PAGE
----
All this sprang out of nothing.
Nothing in the texture of the general life had changed. The corn had not ceased to ripen in the sun. The rivers bore their barges and gave power to a myriad engines. The flocks fattened on the pastures, the herds were unnumbered. Men labored everywhere in the various servitudes to which they were born, and chafed not more than usual in their bonds. Bellona tossed and murmured as ever, yet still slept her uneasy sleep. To all mankind save a million or two of half-crazed gamblers, blind to all reality, the death of Manderson meant nothing; the life and work of the world went on. Weeks before he died strong hands had been in control of every wire in the huge network of commerce and industry that he had supervised. Before his corpse was buried his countrymen had made a strange discovery: that the existence of the potent engine of monopoly that went by the name of Sigsbee Manderson had not been a condition of even material prosperity. The panic blew itself out in two days, the pieces were picked up, the bankrupts withdrew out of sight; the market "recovered a normal tone."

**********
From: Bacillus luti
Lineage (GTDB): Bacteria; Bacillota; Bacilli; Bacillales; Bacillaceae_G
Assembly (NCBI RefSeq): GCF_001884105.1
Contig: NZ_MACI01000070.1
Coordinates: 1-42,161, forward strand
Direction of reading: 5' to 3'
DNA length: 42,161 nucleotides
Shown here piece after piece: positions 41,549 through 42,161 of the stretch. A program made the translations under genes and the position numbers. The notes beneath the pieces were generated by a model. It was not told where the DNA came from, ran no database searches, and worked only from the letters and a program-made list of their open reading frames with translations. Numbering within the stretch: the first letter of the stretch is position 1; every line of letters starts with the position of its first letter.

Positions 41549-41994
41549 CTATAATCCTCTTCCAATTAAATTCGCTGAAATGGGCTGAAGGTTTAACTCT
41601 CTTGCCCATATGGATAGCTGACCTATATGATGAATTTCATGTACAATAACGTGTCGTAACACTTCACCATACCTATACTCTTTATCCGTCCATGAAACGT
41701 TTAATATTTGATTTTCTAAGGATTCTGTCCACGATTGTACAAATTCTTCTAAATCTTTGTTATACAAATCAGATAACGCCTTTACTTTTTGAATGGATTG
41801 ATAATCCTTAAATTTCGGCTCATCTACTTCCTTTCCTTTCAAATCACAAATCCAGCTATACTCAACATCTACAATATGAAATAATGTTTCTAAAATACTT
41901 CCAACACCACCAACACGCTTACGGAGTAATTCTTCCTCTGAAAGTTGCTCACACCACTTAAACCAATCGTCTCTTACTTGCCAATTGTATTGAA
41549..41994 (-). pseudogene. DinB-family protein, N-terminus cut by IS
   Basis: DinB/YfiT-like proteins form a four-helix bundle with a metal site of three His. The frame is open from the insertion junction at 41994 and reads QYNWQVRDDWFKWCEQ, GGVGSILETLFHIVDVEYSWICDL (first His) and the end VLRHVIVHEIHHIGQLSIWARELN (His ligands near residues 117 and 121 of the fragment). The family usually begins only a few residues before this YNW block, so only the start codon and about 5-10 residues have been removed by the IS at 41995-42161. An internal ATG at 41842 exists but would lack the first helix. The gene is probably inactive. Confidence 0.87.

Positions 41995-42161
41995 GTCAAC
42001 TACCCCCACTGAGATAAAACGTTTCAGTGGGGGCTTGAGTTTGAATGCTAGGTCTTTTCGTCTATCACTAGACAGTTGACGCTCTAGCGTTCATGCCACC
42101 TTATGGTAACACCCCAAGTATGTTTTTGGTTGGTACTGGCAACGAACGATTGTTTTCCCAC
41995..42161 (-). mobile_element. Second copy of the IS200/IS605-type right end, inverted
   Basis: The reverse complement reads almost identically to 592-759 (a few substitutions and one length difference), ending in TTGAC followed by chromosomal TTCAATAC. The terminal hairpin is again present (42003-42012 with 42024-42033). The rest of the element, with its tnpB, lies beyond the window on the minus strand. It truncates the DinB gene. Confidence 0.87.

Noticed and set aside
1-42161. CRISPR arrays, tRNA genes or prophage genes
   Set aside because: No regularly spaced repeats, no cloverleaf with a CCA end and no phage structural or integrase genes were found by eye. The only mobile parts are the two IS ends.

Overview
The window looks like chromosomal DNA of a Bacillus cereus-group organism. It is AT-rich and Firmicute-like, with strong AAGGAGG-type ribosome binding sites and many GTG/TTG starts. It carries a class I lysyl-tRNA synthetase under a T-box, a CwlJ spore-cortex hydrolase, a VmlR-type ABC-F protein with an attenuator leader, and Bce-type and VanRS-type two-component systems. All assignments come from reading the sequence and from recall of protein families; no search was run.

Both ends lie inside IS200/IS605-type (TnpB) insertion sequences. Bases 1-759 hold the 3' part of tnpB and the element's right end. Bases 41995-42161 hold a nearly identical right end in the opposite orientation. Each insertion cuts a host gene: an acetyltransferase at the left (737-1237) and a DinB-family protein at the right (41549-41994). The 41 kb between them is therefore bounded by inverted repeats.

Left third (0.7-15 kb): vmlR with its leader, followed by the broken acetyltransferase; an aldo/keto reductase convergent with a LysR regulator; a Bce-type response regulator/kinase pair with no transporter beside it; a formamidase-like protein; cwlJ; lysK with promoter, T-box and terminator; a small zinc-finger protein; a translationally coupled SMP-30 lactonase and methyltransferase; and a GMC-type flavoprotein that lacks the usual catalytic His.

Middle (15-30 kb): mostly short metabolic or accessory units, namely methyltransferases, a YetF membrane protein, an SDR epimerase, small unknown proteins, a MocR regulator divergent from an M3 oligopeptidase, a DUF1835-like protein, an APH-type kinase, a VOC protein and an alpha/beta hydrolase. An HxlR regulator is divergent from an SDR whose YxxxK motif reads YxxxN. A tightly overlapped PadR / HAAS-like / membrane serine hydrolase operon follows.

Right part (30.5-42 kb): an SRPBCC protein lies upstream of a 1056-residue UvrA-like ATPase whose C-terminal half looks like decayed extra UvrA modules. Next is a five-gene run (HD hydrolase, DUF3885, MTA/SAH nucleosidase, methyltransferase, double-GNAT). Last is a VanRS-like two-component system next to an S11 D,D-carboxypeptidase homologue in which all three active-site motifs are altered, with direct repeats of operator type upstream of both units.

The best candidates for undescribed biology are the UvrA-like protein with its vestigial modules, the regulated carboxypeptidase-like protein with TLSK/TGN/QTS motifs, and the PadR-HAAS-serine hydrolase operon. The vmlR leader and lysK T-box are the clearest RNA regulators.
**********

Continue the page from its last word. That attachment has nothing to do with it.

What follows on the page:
While the brief delirium was yet subsiding there broke out a domestic scandal in England that suddenly fixed the attention of two continents. Next morning the Chicago Limited was wrecked, and the same day a notable politician was shot down in cold blood by his wife's brother in the streets of New Orleans. Within a week of its arising "the Manderson story," to the trained sense of editors throughout the Union, was "cold." The tide of American visitors pouring through Europe made eddies round the memorial or statue of many a man who had died in poverty; and never thought of their most famous plutocrat. Like the poet who died in Rome, so young and poor, a hundred years ago, he was buried far away from his own land; but for all the men and women of Manderson's people who flock round the tomb of Keats in the cemetery under the Monte Testaccio, there is not one, nor ever will be, to stand in reverence by the rich man's grave beside the little church of Marlstone.